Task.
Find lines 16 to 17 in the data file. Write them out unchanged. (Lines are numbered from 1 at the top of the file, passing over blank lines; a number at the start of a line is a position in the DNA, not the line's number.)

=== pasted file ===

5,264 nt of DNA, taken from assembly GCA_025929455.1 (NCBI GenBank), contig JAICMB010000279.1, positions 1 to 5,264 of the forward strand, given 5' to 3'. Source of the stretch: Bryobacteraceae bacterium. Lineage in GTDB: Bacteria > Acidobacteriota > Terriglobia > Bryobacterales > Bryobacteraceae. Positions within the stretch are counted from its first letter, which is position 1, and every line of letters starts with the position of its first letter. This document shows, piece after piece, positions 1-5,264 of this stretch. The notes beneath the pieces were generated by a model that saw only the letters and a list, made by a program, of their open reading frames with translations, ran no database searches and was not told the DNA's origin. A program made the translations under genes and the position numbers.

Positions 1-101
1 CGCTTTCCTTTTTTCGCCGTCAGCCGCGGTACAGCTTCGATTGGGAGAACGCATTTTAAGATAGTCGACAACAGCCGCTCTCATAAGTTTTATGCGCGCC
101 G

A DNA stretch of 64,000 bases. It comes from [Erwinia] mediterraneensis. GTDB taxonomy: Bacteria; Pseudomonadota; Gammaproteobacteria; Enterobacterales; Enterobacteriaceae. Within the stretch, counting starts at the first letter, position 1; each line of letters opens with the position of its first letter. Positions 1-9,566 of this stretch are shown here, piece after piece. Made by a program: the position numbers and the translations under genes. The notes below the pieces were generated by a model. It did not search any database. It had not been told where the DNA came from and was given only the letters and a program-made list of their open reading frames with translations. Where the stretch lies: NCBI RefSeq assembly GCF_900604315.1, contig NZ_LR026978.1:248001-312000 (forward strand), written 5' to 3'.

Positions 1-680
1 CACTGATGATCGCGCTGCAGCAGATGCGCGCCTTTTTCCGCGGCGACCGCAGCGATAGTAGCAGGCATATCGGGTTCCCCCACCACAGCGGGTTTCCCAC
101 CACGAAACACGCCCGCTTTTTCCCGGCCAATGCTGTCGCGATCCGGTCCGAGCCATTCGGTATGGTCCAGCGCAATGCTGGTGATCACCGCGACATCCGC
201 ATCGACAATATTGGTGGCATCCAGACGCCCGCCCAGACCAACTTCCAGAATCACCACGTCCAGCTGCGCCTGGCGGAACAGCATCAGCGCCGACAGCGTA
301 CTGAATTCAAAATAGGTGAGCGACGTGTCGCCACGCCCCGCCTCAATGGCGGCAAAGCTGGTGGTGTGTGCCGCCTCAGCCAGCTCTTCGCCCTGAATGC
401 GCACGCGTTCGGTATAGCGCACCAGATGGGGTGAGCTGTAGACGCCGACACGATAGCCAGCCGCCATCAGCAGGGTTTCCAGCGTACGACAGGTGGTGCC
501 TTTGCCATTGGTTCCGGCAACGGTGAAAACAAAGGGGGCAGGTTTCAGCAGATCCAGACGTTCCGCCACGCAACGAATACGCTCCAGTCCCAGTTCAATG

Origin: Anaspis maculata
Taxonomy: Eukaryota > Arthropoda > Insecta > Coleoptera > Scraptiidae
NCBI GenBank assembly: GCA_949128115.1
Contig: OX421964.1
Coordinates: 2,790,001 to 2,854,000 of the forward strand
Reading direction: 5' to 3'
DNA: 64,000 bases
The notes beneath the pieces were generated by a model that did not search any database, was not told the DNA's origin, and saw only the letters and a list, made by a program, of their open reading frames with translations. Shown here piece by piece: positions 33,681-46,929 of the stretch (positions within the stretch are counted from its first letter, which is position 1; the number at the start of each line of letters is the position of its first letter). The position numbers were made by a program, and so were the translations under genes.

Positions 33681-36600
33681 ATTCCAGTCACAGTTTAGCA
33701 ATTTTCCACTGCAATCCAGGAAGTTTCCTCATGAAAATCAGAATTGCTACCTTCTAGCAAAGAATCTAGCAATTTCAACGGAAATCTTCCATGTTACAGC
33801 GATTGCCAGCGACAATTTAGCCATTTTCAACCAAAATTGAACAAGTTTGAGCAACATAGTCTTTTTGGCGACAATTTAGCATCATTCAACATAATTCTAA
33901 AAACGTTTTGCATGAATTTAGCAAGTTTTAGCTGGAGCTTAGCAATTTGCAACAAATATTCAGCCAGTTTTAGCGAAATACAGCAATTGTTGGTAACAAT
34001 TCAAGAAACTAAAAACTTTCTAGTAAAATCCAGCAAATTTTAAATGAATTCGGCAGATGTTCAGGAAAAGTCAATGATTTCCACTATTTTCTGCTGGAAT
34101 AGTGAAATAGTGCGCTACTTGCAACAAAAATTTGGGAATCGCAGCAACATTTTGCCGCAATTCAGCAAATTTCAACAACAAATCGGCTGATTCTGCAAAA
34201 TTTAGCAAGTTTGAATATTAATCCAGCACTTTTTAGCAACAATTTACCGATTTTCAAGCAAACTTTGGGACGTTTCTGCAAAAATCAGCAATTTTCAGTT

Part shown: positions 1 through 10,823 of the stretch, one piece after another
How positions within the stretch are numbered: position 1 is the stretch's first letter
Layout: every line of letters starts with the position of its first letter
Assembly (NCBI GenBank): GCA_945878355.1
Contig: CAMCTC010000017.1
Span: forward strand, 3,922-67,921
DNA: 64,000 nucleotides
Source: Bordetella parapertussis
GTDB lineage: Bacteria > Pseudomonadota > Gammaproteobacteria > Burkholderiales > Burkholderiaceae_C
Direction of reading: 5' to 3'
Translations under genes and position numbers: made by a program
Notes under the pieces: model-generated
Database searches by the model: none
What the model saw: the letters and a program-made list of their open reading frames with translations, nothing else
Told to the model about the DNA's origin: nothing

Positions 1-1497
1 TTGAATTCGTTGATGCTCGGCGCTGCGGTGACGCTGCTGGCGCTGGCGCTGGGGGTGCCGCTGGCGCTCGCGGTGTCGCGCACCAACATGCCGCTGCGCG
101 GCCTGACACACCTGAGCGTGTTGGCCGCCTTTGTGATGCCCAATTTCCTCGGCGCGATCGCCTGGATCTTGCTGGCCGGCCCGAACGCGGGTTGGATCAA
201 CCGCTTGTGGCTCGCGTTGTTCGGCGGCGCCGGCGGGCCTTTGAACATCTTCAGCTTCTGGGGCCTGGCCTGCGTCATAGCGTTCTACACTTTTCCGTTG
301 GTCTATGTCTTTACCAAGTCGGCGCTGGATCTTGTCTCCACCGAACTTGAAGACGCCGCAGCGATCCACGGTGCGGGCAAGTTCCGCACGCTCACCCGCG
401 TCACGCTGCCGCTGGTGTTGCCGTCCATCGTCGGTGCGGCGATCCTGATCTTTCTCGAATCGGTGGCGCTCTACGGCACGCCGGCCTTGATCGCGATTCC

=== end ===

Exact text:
Contig: OX421964.1
Coordinates: 2,790,001 to 2,854,000 of the forward strand